GUSTAVE LOISEAU | Ête, L’Eure en Normandie

GUSTAVE LOISEAU | Ête, L’Eure en Normandie


Oil on Canvas

65 cms x 81 cms / 25¾" x 32"

  • A startlingly vibrant painting, Ête, L’Eure en Normandiewas painted at the height of summer; the treesheavy with whispering leaves and pink flowers bobbing amongst the grasses gathered along the banks of theRiver Eure.

    The River Eure, a tributary of the Seine which runs between Normandy and Centre-Val de Loire in north-western France, was a favoured theme to which Loiseau returned on many occasions throughout his artistic career.

    The River Eure is crossed by the picturesque village of Saint-Cyr-du-Vaudreuil, where Loiseau settled at the turnof the century with his wife Marie Michaud. Only a few kilometres from the River Seine, the area offered a wealth of inspiration for a follower of the Impressionists.

    Poplars and alders line the banks of the River Eure, forming enchanting reflections on the surface of thewater which delighted Loiseau’s artistic curiosity. Loiseau captured the gentle curve of the flowing river, framed by the grassy river bank and an abundance offolliage. Loiseau painted the River Eure in all seasonsand at various times throughout the day; veiled by the morning mist, infused with an autumnal glow or, as in Ête, L’Eure en Normandie, in the bright sunshine of a warmsummer's day.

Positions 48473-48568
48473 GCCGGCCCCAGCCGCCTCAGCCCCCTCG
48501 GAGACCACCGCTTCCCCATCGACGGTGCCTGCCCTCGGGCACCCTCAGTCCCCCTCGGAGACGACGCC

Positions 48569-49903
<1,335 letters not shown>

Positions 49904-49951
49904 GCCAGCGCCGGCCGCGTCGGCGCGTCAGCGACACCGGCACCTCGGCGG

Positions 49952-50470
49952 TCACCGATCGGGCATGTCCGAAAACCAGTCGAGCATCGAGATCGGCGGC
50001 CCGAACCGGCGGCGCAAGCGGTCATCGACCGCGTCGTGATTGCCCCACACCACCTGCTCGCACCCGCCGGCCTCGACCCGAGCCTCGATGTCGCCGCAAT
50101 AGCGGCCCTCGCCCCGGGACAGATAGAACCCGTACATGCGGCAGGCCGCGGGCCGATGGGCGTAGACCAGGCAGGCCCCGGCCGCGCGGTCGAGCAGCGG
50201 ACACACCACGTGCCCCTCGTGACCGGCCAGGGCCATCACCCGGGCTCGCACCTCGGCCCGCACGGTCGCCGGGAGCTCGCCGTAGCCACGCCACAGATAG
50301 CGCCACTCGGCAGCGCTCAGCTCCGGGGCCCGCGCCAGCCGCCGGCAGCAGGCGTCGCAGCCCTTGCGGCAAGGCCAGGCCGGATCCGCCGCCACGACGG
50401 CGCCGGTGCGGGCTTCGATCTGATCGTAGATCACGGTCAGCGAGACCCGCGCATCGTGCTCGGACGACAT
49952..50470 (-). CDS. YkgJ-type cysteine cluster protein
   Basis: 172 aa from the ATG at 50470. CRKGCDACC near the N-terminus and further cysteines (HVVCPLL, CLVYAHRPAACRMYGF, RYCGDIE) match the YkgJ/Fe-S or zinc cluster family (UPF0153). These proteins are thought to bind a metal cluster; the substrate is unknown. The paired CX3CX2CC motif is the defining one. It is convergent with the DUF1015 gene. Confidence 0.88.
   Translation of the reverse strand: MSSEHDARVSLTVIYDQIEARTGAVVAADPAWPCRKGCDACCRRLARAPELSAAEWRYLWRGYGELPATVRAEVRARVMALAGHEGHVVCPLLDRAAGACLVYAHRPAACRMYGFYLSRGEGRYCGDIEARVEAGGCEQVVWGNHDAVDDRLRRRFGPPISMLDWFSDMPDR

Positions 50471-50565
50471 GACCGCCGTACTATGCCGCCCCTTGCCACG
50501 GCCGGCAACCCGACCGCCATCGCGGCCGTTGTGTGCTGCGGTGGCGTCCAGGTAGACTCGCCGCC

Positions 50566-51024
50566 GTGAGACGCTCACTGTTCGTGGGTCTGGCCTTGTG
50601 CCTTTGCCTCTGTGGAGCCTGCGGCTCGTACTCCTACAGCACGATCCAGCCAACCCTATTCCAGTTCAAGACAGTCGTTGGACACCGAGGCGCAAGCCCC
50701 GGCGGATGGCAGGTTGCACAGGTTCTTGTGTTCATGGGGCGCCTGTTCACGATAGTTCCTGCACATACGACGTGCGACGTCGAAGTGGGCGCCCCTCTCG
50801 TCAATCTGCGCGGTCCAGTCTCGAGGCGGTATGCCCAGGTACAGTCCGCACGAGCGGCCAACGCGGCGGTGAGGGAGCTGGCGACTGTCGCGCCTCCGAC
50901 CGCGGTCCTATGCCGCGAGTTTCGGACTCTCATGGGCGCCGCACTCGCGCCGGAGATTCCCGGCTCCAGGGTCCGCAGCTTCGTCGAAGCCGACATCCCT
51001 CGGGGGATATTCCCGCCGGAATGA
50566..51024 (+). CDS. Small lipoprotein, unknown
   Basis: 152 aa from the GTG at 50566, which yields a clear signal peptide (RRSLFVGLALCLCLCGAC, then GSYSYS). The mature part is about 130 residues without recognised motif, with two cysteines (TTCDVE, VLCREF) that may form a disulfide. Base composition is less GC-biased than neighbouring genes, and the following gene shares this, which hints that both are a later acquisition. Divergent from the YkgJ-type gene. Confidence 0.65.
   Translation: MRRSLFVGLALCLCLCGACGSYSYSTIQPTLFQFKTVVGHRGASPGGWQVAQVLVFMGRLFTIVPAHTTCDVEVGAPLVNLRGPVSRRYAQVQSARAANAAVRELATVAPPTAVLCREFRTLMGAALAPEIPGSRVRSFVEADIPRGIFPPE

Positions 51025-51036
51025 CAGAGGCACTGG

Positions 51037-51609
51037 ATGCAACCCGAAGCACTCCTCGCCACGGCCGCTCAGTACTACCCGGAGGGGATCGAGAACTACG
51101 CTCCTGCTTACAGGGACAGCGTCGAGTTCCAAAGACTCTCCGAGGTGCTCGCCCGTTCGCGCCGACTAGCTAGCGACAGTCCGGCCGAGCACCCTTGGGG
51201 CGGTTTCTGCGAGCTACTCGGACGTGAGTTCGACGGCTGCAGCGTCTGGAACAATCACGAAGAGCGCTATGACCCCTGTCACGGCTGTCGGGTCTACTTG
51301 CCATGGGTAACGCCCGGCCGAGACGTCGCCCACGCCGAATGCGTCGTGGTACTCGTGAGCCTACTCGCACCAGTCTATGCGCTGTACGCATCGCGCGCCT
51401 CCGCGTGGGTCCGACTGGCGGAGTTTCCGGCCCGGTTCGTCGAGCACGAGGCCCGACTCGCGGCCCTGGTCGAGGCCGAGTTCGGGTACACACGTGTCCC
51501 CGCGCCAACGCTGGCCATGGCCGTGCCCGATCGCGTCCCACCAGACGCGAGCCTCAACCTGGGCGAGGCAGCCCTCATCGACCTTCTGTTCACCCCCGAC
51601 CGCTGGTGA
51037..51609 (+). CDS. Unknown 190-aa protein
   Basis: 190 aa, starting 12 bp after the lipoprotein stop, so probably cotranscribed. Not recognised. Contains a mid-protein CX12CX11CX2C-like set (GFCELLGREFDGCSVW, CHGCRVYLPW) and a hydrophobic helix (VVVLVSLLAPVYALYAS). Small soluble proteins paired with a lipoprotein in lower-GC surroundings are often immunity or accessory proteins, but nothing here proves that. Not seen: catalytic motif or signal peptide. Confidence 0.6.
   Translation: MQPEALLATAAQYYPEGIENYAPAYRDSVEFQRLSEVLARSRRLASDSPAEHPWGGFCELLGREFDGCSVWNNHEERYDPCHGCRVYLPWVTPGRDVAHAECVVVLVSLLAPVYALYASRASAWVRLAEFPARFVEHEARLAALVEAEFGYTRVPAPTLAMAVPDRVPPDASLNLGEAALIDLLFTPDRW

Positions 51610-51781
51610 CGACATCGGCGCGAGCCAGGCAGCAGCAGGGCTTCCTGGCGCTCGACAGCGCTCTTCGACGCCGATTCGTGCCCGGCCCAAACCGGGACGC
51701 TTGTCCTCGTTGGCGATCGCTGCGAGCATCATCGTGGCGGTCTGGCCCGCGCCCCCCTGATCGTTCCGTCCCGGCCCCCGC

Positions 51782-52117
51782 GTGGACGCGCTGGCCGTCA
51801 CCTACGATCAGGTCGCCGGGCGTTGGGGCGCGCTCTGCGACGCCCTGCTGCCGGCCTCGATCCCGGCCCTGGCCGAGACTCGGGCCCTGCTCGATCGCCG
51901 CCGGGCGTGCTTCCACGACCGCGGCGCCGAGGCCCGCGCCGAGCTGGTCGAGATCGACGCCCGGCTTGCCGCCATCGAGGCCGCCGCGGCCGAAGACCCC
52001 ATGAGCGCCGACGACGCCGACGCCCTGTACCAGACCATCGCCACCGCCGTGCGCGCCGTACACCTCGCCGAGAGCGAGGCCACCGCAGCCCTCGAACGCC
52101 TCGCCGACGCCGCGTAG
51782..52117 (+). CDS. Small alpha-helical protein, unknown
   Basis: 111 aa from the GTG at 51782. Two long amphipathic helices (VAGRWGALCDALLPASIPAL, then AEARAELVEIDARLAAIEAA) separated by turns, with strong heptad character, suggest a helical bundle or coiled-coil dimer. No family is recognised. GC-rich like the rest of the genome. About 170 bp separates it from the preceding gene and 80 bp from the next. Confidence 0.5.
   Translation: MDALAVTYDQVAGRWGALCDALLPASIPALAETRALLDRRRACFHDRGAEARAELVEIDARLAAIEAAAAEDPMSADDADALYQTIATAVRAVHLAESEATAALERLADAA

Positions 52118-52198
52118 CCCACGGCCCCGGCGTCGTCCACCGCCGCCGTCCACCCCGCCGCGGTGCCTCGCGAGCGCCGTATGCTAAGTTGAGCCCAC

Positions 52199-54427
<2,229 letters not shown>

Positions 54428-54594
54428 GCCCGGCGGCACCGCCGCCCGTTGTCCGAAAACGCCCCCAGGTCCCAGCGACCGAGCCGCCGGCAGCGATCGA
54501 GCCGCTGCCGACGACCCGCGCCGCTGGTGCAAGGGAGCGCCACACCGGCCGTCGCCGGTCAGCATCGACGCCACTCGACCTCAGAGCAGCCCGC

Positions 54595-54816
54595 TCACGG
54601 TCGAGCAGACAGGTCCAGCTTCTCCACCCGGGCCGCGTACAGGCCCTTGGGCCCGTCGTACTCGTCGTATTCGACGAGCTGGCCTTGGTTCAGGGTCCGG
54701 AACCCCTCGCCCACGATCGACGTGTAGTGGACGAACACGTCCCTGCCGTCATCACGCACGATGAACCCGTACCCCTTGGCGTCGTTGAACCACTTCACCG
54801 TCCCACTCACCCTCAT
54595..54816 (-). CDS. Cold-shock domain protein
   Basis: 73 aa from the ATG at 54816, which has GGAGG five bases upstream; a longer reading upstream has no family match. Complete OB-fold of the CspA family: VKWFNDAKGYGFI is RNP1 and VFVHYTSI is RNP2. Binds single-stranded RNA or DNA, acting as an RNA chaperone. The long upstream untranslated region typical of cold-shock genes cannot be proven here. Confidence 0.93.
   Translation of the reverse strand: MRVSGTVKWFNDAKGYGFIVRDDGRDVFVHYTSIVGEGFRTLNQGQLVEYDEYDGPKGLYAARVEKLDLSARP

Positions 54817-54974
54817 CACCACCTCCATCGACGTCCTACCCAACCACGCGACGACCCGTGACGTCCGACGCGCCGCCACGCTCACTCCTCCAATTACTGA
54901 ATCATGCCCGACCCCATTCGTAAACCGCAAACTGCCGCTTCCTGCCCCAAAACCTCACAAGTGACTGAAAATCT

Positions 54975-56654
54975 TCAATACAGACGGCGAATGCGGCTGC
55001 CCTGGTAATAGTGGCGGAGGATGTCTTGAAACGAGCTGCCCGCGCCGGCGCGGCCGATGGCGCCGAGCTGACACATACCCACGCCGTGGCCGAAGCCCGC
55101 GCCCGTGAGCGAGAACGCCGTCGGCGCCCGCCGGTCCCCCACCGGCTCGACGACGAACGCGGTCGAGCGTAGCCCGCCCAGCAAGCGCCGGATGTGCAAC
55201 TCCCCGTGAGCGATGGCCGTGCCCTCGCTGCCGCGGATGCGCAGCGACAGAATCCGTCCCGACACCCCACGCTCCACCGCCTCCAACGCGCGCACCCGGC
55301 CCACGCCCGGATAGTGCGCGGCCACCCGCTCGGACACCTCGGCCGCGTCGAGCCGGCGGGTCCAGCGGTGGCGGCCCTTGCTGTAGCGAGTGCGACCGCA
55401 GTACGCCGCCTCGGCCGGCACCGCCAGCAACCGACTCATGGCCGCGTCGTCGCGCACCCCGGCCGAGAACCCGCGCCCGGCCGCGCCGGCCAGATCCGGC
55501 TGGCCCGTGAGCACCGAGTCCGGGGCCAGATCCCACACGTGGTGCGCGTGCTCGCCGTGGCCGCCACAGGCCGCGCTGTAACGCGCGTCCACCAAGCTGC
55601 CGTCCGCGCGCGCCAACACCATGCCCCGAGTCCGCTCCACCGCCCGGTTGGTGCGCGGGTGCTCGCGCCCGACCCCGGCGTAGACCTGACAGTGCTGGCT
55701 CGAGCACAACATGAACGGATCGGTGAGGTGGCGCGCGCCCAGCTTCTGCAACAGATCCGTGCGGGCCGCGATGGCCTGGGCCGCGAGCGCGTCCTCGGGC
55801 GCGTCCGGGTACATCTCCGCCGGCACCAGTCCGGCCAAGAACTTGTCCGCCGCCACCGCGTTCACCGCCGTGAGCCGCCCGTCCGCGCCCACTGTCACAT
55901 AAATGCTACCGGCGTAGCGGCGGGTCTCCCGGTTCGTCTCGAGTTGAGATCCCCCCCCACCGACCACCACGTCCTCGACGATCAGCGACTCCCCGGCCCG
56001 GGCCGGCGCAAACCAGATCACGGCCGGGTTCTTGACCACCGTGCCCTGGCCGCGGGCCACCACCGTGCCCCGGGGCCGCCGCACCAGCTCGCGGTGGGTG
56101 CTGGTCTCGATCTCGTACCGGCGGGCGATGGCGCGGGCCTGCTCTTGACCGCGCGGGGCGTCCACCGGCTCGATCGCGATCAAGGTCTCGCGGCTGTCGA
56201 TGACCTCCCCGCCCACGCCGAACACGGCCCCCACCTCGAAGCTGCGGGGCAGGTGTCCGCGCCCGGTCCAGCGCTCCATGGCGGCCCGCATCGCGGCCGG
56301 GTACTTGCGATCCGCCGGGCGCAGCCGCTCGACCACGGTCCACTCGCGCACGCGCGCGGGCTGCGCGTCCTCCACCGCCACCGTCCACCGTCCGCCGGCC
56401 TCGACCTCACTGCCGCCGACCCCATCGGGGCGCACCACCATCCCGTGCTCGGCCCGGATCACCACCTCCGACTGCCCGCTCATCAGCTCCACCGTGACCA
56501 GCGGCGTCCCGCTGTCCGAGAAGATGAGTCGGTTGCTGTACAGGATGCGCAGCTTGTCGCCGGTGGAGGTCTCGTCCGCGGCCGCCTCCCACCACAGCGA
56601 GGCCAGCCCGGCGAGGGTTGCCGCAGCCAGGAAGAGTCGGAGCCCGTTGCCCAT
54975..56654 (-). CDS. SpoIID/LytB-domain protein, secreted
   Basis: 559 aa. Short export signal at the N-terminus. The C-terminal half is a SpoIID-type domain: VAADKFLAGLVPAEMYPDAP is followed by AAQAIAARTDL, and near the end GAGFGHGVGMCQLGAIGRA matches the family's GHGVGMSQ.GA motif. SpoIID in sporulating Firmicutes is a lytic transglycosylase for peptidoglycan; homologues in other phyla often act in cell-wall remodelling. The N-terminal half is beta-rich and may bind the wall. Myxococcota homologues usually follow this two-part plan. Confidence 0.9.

The broad expanse of the river in the foreground delightsthe senses as Loiseau superbly captures the rippling effect of a warm summer's breeze blowing across the surface of the water. This still and serene landscape isanimated by the movement of the gently rolling clouds in the sky, painted with longer, looser brushstrokes than their reflections in the water below, evoking the ambiance of a warm summer's day. Loiseau’s techniqueand the chromatic variety of his palette express an extraordinary ability to synthesise Impressionism and Post-Impressionism.

    This landscape, so loved by the artist, recalls the workof Monet and Sisley in the themes and the manner that Loiseau has painted it, however Loiseau’s technique andinnovative use of ‘en treillis’ brushwork adds a brilliant atmosphere and vibrancy to the composition.



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